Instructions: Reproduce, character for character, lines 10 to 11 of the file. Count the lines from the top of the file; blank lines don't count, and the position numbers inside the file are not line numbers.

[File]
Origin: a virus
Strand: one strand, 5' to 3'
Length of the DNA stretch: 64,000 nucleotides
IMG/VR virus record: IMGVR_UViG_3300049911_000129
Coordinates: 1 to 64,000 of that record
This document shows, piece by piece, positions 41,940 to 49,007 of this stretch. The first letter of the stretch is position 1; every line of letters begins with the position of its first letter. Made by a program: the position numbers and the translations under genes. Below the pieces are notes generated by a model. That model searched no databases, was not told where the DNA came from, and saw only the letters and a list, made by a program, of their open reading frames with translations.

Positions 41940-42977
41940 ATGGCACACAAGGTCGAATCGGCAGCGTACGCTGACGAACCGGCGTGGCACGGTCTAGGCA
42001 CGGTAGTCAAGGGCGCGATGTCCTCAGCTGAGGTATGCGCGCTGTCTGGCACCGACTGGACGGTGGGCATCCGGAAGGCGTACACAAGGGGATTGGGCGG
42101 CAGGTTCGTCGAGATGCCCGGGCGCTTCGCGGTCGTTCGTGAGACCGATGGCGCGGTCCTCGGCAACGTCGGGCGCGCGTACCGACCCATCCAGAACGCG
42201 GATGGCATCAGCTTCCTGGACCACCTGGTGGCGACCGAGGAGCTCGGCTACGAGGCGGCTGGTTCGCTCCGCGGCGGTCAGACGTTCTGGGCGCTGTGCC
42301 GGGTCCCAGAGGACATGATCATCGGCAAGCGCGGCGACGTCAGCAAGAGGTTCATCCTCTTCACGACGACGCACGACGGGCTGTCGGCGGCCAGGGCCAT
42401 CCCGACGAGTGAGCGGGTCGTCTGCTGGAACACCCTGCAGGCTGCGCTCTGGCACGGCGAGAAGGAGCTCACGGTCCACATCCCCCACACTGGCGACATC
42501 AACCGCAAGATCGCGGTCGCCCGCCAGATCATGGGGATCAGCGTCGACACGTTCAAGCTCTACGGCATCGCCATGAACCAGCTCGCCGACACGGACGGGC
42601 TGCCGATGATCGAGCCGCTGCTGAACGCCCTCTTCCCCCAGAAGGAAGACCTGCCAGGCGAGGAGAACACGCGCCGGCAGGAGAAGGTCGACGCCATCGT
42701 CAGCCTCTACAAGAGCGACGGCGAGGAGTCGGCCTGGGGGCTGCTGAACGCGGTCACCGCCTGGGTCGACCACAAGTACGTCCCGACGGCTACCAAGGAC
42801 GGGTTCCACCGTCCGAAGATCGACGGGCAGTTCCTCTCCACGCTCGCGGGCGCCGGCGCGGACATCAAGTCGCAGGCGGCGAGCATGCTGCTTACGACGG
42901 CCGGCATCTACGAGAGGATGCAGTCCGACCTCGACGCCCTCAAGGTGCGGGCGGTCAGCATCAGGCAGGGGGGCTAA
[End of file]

42101 CAGGTTCGTCGAGATGCCCGGGCGCTTCGCGGTCGTTCGTGAGACCGATGGCGCGGTCCTCGGCAACGTCGGGCGCGCGTACCGACCCATCCAGAACGCG
42201 GATGGCATCAGCTTCCTGGACCACCTGGTGGCGACCGAGGAGCTCGGCTACGAGGCGGCTGGTTCGCTCCGCGGCGGTCAGACGTTCTGGGCGCTGTGCC